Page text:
I paint the world so I may see the world, to try and know it in all its depth and complexity, to witness its beauty and truth. I hope that viewers will find in these paintings a record of that engagement, and then look again at the world itself with a refreshed and deepened vision.
Born in 1974, Joel Griffith was named the official Painter Laureate of his hometown of Tivoli, NY in 2003. Many of his paintings grace the walls of Tivoli’s Town Hall.
Griffith received his BA from Grinnell College in 1996. He studied painting at Lacoste Ecole des Beaux-Arts, Paris, France in 1998 and earned his MFA at Bard College's Milton Avery Graduate School of Art in 2003. He was honored with a Peter S. Reed Foundation Grant in 2005.
Griffith was the featured cover artist and the subject of a short film produced by Stephen Blauweiss for Chonogram Magazine, July 2013. (Click here to view) His show of 10 oil paintings at Neumann Fine Art is the artist’s eighth solo exhibition.
"Joel Griffith’s deeply felt and meticulously executed Hudson Valley landscapes and nocturnes are produced with the consummate painting skill learned from study of the Old Masters, but painted with the fresh and sharp eye of a 21st Century realist. Painted on-site from direct observation rather than photo-referenced, his work is at once classic and contemporary. More than just formally and technically excellent; the work has great soul. We are extremely proud to add Joel Griffith to the select group of accomplished artists represented by Neumann Fine Art," said Gallery Director Jeffrey L. Neumann.
Essay on Joel Griffith by Tim Davis, Associate Professor of Photography, Bard College
Art should be at least as interesting as barstool conversation. But most times it isn't. It often lacks the urgency, the conviviality, the woven tightness of social fabric present between two people talking. Joel Griffith's masterful (and Old Masterful) paintings of his hometown feel like sly, intimate proclamations between longtime neighbors, people who care enough about a place that they are willing to look at it absolutely unflinchingly. Griffith is the official town painter of Tivoli, NY, but his paintings are not boosterish, would not work well on a postage stamp. They are too real, too close to what it actually feels like to move through a small town with your very clear eyes open. They are closer to Goya than Grant Wood, employing the purest of descriptive technique to talk about a feeling in the air, the hum from a power line, true sentiment rather than mere description.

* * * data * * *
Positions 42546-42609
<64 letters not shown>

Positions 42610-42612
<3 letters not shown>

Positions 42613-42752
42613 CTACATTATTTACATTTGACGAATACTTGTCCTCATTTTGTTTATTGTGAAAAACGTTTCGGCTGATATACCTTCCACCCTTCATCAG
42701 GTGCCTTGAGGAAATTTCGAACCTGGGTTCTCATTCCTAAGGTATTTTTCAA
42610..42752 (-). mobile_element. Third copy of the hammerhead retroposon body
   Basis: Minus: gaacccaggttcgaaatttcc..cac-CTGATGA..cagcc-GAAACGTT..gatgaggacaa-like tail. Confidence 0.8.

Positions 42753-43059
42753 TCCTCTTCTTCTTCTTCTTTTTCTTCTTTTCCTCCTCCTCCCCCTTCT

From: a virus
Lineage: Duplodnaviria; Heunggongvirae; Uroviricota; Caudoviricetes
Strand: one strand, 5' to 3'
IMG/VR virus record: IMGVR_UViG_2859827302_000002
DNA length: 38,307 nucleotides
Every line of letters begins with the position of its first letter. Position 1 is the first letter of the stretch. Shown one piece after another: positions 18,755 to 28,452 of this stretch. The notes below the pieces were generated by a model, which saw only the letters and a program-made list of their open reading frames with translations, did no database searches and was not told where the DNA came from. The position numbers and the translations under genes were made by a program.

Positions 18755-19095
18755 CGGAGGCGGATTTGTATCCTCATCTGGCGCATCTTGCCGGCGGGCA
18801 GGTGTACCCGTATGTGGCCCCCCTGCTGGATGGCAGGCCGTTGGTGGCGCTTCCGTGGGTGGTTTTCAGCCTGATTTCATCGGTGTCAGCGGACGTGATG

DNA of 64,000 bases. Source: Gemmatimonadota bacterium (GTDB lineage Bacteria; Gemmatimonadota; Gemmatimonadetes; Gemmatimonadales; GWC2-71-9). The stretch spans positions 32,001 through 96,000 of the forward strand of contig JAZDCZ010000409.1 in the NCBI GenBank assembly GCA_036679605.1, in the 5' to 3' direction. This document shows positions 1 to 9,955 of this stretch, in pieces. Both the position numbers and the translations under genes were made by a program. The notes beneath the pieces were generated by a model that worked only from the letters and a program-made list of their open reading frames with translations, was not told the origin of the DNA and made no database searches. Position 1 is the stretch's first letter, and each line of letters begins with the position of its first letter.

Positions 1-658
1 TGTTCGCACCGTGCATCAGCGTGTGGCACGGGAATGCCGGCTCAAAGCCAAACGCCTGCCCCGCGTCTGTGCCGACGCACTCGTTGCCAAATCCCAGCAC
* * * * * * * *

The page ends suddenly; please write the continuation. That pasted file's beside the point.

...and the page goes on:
But enormously descriptive they are. However simplistic it may be to compare him to his geographical neighbor, Frederic Church, Griffith is indeed the inheritor of Church's leaf-by-leaf skill at tallying and proving the value of a landscape. Except instead of standing above the landscape from a godlike vantage point, Griffith paints on the ground, in the normal light of a normal night, or a 4:30 in February. These paintings are suffused with pure, uncut reverence. Americans live in an Epicurean society—our real religion being the pleasures of daily life—and Joel Griffith is a high priest in the cult of The Real. His easel lit by clip lamps powered by a car battery, this painter is as dedicated to the power of the unfiltered actual world, with its x,y, and z axees and steady certainty that everything matters.
I am struck by how analog these works are. Like Robert Bechtle's paintings of sun-blasted midday California, these canvases are steadfast deniers that the world is getting smaller. Just because half of us are spending all day staring at screens doesn't make the world smaller. In fact it makes it less observed, more open, and Joel Griffith's paintings treat this analog world like a new frontier, stepping into an overlooked topography with new eyes every day. These paintings are like a great story told at the local bar by a profound poet with a visionary eye.